The Japanese language ranks ninth among the world's major languages with approximately 125 million speakers. It is almost exclusively spoken in Japan, however, there are around 1.5 million Japanese immigrants living mostly in North and South America who also speak the language.
Japanese writing can be described as a mixture of two very different systems:
- A logographic system in which written characters represent unites of meaning. In this system, one character equals a unique word or concept.
- A phonographic system in which written characters represent units of sound. These units of sound are combined with other units of sound to create words or concepts.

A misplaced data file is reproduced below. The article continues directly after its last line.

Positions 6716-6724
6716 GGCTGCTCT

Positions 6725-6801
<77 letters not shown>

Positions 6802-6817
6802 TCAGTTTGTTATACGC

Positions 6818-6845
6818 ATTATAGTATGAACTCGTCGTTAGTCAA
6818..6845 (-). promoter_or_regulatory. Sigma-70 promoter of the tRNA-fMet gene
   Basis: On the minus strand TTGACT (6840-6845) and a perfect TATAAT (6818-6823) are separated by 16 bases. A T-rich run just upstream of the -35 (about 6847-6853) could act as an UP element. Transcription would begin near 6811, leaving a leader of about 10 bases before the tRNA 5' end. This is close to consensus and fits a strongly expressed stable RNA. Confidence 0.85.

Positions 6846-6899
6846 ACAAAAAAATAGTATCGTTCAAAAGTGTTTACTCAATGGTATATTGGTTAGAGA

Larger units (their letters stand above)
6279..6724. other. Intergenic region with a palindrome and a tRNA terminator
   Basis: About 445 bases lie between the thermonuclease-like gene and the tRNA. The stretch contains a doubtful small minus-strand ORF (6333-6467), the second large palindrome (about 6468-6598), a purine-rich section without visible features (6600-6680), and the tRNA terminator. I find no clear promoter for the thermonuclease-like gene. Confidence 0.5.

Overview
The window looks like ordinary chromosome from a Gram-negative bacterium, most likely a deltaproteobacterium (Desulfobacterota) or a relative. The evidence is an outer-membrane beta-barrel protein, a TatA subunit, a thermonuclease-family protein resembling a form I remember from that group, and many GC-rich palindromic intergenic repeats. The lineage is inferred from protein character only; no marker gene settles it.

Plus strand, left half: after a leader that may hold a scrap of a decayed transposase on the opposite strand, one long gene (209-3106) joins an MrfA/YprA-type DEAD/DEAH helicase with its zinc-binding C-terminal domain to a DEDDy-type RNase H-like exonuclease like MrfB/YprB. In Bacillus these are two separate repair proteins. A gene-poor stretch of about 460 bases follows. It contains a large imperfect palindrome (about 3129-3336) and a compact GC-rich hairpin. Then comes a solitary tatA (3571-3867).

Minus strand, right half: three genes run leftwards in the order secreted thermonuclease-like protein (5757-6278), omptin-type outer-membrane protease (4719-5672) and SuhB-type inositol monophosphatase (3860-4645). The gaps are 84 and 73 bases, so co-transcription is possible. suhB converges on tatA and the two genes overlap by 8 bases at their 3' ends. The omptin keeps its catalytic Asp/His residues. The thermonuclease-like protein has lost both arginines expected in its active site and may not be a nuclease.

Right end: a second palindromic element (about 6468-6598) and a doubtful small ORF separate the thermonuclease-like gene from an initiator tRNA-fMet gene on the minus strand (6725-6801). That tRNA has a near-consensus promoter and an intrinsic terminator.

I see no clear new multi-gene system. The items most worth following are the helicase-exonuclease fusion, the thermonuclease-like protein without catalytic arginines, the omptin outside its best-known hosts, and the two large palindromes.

The logographic system in Japanese writing uses kanji, which are pictorial characters. Kanji are used to convey the bulk of meaning within a sentence. There are thousands of kanji characters than can be used in Japanese writing, but the typical Japanese reader or writer only needs to know the 1,945 listed in the 'list of characters for daily use'.